Special Considerations Previous Procedures

Care must be taken when approaching patients who have undergone prior abdominal surgeries. These patients may have postsurgical adhesions, which increase the risk of bowel injury during Veress needle insertion, trocar placement, and dissection. In addition, the fibrosis secondary to prior surgery can make dissection more challenging. Veress needle placement should be as far from the previous incision site as possible.

In a series of 700 laparoscopic urologic procedures from a single center, comparison between patients with previous abdominal surgery (48%) and those with none (52%) revealed higher complication rates (9.4% vs. 4.8%) and higher open conversion rates (7.5% vs. 1.2%) in the previously operated patients. However, the differences were not statistically significant. The patients with prior surgery also had higher transfusion rates and slightly longer hospital stays, most likely due to higher medical comorbidity in this group (8).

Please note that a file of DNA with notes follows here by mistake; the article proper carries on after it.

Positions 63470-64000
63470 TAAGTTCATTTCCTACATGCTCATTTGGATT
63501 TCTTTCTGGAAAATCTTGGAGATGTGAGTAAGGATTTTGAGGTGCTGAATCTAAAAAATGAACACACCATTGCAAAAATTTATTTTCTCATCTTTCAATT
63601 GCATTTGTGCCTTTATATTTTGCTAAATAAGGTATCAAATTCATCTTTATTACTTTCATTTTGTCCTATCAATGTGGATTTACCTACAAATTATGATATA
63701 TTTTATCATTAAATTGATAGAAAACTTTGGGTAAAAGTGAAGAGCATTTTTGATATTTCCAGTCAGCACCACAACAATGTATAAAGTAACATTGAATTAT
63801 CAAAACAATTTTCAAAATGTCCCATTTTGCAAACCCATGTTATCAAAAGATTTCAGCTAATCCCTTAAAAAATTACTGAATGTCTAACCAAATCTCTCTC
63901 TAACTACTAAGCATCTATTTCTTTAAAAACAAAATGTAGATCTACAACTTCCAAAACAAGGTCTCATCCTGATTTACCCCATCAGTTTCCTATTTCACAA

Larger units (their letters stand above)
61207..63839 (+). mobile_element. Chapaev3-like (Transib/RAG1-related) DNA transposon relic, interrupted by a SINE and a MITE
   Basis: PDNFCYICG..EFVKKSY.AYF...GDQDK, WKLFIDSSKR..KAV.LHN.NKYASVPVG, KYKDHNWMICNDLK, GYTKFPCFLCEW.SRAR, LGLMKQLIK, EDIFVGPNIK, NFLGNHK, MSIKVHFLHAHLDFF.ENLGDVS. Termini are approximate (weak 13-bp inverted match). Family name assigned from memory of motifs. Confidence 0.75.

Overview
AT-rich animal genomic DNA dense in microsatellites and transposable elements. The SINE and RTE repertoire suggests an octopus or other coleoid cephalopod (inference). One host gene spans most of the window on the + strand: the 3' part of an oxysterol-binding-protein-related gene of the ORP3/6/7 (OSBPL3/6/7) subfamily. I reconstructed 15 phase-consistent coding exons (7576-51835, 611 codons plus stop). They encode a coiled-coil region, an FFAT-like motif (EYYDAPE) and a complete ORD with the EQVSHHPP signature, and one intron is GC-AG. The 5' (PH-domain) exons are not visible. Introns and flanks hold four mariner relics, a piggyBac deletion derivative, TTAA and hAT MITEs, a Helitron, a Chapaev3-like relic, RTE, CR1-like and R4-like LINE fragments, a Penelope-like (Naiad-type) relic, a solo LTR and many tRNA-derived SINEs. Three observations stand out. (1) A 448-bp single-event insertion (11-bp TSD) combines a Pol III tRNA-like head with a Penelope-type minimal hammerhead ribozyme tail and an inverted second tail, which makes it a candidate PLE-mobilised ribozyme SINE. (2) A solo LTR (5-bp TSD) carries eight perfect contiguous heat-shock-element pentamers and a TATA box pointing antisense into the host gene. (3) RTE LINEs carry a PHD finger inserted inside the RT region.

Seifman et al. reported on 190 patients, of whom 40% had undergone previous abdominal surgery. The authors found that the group with prior abdominal surgery was associated with longer hospital stay (3.8 days vs. 2.6 days) and higher complication rates (16% vs. 5%). Specifically they reported that an upper midline and ipsilateral upper-quadrant scar were associated with a higher incidence of access complication (12% vs. 0%) (9).

In patients with a history of prior open abdominal surgery, an open Hassn trocar placement or a retroperitoneal approach should be considered (10).

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